Regular EULA + Readable EULA: Seemed like a good idea at the time?

My friend abby directed me to Aviary.com, a site that provides web based tools for creating art.  Its mission is apparently to make it easy to create derivative works from the works of others that have also been created on or submitted to Aviary.com.  The Terms of Use are particularly interesting.

First, in comparison to the Facebook Terms of Use, Aviary.com at least appears to be somewhat more limited in the rights that it claims to submitted works:

You acknowledge and agree that if you use any of the Services to contribute User Content to the Site in such manner as to make it available to all users or to permit third parties to contribute Content through your User account, Aviary will have a non-exclusive, worldwide, royalty-free, transferable, sublicensable (including, without limitation, by means of a Creative Commons License) right, under all of your intellectual property rights, to copy, cache, publish, display, perform, distribute, translate and store such User Content, and to allow third parties to do so in connection with the marketing or promotion of Aviary, the Site or the Services by such third parties.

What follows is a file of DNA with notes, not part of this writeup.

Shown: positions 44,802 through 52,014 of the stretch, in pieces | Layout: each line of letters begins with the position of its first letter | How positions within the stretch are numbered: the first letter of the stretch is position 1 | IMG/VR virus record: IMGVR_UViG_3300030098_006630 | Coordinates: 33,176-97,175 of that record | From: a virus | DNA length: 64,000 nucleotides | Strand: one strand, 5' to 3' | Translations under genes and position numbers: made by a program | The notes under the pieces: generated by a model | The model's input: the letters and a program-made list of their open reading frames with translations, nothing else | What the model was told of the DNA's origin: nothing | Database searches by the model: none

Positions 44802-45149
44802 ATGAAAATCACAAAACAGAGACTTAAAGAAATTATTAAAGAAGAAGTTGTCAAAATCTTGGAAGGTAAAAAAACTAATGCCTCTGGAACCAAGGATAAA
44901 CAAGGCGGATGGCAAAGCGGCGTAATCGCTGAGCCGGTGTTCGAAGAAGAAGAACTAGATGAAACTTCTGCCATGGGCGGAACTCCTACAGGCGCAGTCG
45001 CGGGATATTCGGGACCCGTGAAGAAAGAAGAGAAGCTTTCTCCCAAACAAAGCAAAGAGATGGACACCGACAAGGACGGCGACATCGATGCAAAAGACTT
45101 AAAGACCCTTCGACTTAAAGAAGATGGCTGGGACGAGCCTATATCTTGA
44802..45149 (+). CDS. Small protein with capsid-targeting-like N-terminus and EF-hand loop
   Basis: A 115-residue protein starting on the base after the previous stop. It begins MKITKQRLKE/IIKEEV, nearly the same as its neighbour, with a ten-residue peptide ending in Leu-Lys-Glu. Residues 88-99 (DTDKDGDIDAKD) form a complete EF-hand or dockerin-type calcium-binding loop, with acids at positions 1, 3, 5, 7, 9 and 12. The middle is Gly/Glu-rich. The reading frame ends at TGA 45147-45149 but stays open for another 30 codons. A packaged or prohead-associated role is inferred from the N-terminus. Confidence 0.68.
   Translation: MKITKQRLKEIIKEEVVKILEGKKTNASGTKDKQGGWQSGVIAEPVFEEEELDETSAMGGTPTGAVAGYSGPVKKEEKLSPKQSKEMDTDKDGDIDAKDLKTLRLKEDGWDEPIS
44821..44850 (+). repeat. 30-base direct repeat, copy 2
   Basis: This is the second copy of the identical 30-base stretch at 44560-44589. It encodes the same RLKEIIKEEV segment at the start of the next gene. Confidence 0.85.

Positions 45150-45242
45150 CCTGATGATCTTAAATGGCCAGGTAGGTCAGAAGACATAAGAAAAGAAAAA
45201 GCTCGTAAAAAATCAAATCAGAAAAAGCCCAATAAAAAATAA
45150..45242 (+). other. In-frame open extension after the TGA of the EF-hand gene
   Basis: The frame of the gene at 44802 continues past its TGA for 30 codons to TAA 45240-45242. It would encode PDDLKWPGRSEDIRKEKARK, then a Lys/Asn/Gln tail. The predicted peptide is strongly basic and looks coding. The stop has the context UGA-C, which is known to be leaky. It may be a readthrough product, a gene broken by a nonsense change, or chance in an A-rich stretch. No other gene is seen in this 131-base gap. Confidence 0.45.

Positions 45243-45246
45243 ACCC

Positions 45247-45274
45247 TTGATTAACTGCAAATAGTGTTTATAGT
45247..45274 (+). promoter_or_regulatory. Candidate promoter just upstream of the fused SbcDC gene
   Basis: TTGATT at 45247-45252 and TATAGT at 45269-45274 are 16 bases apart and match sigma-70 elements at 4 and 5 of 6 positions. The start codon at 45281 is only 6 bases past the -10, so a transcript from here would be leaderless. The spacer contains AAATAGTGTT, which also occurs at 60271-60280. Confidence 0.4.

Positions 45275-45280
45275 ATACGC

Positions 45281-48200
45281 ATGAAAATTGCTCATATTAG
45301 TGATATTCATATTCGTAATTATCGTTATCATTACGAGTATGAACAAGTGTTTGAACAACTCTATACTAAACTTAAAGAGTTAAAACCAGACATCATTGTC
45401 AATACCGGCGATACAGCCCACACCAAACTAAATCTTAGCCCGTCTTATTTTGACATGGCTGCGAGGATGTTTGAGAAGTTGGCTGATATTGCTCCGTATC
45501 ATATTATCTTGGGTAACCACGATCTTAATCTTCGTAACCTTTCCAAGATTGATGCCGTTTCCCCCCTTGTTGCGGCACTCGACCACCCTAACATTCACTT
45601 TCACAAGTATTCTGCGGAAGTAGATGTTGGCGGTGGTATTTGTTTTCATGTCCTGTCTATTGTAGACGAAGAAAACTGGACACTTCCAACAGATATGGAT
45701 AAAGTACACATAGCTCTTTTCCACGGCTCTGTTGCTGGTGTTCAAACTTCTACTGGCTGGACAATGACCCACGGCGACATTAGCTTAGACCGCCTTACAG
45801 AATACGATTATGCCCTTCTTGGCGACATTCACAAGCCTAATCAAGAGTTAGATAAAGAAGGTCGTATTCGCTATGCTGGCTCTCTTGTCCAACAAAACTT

Aviary.com is still claiming the right to publish, distribute, and sublicense.  However, they don’t reserve the right to create derivative works, so it is arguable that they’re only trying to claim the rights necessary to operate the service.  Further, while they do state that the right is sublicensable, they seem to be limiting third-party licensing to situations promoting Aviary.

More interesting, though, is the fact that the Terms of Use are actually two sets of terms of use: a “Legalese” version and a “Summary” version.  Given Aviary.com’s stated goal of bringing easy reuse and licensing of works to the masses, this seems like a great idea for the users.

However, what if they don’t match?  Which one controls?  Isn’t it defeating the purpose of the legalese contract language if you have summary language printed right next to it that could be used to modify the scope of the legalese?

Examples and analysis after the jump…

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